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‘A Little Piece of DeLand History’ Comes to Stetson

When a collector offered to donate a Native American dugout canoe to Stetson, Sue Ryan wondered where she would display such a large item on campus.

A crew carries the Native American canoe into the duPont-Ball Library in late June 2019. Photo by Matt Adair/Stetson

At 22 ½ feet long, the handmade canoe is a piece of DeLand history and hung for decades in the old Hotel Putnam in downtown DeLand, said Ryan, the Betty Drees Johnson Dean of the Library & Learning Technologies for Stetson’s duPont-Ball Library.

“I really wanted to save it,” Ryan said. “I was a little trepidatious about the length of it. Where the heck are we going to put this thing? We knew we’d have to hang it, like they had it hanging in the hotel.”

Matt Adair, director of Project and Construction Management in Facilities Management, and a private contractor studied possible options over several months. In late June, a crew hung the canoe from the ceiling in Stetson’s library.

Sue Ryan, Stetson University
Sue Ryan

Suspended from wires, the canoe looks as if it’s gliding through the water, Ryan said and noted that people can see inside the canoe from the library’s mezzanine level.

Believed to be a Seminole Indian canoe from the late 1800s or early 1900s, state records in Tallahassee call it the “The Cypress Room Canoe” and say it was donated for the Florida Exhibit at the Chicago World’s Fair in 1933-34. The canoe served as the centerpiece for a Seminole Indian village display at the exhibit, according to a recent appraisal of the canoe.

Hanging from the ceiling by wires, the cypress dugout canoe looks as if it’s gliding through water. Photo by Ciara Ocasio/Stetson

Former DeLand Mayor Earl W. Brown, a Stetson alumnus, was vice president and manager of the Florida Exhibits at three World’s Fair from 1933 to 1940. After the Chicago World’s Fair, he brought the canoe back to DeLand and hung it in his Hotel Putnam.

Former DeLand Mayor Earl W. Brown was a Stetson alumnus. Photo courtesy of Stetson University Archives.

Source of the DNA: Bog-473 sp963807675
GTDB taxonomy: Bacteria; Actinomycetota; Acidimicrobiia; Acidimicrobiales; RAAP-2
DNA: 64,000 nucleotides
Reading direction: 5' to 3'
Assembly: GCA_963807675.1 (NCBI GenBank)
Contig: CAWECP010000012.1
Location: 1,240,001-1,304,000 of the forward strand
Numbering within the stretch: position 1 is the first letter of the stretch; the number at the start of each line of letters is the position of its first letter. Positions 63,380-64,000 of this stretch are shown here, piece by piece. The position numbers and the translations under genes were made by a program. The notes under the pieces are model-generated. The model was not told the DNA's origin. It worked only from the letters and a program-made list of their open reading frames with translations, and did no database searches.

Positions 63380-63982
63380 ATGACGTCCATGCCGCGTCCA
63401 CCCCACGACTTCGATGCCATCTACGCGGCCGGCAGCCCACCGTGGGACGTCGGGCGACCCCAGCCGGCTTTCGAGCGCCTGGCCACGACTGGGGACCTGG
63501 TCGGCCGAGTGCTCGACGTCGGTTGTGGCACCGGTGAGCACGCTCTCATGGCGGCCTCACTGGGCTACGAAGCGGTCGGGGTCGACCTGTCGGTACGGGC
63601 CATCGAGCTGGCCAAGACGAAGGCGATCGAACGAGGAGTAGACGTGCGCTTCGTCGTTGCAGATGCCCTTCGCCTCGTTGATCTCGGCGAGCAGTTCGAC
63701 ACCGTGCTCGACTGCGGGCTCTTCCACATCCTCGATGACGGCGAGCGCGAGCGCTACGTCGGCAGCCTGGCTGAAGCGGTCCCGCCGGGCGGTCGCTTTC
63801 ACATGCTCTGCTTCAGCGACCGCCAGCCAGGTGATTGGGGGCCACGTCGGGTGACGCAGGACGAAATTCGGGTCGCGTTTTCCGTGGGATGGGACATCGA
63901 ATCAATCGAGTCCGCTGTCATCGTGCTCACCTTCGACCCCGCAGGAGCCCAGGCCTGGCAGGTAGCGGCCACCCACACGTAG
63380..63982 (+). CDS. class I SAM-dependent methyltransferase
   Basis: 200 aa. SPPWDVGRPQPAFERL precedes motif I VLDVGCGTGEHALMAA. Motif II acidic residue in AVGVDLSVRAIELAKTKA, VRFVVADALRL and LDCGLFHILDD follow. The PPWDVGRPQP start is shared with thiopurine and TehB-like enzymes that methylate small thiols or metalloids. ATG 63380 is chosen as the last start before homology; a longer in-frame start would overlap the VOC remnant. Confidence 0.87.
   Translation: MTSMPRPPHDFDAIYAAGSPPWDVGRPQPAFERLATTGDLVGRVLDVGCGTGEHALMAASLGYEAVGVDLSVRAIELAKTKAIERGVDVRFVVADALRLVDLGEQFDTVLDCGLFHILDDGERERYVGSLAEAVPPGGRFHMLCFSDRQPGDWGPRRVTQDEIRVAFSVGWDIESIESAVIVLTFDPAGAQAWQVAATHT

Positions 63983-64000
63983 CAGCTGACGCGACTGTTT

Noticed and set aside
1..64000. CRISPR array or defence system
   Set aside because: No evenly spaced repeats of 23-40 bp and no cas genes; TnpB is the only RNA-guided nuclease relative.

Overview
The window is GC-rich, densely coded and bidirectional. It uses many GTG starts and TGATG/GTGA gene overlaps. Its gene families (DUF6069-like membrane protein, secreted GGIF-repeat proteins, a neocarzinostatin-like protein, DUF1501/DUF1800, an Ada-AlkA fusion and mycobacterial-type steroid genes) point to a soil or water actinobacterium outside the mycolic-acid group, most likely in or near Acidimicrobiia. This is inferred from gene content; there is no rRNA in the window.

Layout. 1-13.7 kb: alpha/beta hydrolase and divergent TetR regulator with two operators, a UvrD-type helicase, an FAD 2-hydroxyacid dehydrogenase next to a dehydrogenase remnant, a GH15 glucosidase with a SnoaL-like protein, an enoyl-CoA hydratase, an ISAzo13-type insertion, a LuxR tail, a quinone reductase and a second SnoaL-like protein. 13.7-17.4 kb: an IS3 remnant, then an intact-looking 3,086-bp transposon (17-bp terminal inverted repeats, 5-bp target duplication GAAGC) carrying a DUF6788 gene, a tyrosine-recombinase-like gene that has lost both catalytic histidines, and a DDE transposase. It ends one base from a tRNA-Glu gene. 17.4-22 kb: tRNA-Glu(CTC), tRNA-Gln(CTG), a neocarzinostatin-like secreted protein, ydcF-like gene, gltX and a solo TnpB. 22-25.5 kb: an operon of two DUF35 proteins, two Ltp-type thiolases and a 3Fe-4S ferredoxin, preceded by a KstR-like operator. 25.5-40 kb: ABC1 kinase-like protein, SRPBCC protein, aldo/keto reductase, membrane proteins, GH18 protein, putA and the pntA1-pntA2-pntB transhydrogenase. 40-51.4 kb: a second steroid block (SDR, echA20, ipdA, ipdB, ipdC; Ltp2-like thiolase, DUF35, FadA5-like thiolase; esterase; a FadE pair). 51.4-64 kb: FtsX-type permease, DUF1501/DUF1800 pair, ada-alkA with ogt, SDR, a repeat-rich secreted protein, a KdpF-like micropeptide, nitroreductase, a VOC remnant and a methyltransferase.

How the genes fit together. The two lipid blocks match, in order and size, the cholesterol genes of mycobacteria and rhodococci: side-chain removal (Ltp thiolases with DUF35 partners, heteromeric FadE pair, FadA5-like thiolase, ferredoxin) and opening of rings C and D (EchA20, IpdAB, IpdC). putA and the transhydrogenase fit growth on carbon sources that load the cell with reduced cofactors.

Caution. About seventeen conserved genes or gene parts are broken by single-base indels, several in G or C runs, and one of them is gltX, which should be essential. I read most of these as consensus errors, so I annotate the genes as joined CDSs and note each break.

The historic hotel closed long ago and is now undergoing renovations. Local collector Jim Cara wanted to save the canoe and finally purchased it from the new hotel owner, removing it in April 2018, according to a story in the West Volusia Beacon.

A few months later, Cara offered it to Stetson because he was moving to Georgia and the canoe was too large to take with him.

“Jim wanted it to stay in DeLand. It was nice of him to do that for us,” Ryan said. “It is us preserving a little piece of DeLand history and state of Florida history.”

The canoe is not the only item to end up at Stetson from Brown’s time overseeing the Florida Exhibits for the World’s Fairs.

FountainBLUE
Former DeLand Mayor Earl W. Brown, a Stetson alumnus, also helped bring the Holler Fountain to the university after it appeared in the Florida Exhibits at two World’s Fairs from 1937 to 1940.

Holler Fountain in Palm Court was built for the Florida Exhibit at the Great Lakes Exposition in Cleveland in 1936-37 and used again in the New York World’s Fair in 1939-40, according to the campus history book, “Stetson University,” by Stetson alumna Maggi Smith Hall. 

The Holler Fountain was given to the university in 1951 by Brown and William E. Holler Jr., who donated it in memory of his father, William E. Holler Sr.

Linda Dorian, granddaughter of Earl Brown, said her “Paw Paw” loved Florida and its natural beauty, and wanted to promote the state and tourism through the World’s Fair exhibits.

The old canoe sits on the carpet in the library with workmen around it.
The handmade cypress canoe dates to the late 1800s or early 1900s. Photo by Matt Adair/Stetson

“Paw Paw was in awe and deeply appreciative of the beauty that Florida has — the lakes, the rivers, the oceans. He thought it was outstanding,” said Dorian of DeLand.

She does not know who donated the canoe to the state or where it originally was made. But she remembers it always hanging in the family’s hotel, back to when she was a little girl in the 1950s.

“I certainly think it’s lovely that it’s going to Stetson,” said Dorian, a former Washington attorney for 25 years and deputy director of the Federal Trade Commission. “For a lot of people older than I, this canoe was synonymous with the old Putnam hotel. It was such a beloved feature.”

The Mezzanine level of the library offers a view inside the Native American dugout canoe. Photo by Ciara Ocasio/Stetson

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